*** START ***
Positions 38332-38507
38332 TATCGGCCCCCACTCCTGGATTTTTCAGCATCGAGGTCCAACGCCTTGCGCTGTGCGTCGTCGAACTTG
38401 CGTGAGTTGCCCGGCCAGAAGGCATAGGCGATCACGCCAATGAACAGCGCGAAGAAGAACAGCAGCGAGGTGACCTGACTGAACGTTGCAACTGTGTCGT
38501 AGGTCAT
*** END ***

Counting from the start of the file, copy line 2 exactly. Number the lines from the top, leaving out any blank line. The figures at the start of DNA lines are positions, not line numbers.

38332 TATCGGCCCCCACTCCTGGATTTTTCAGCATCGAGGTCCAACGCCTTGCGCTGTGCGTCGTCGAACTTG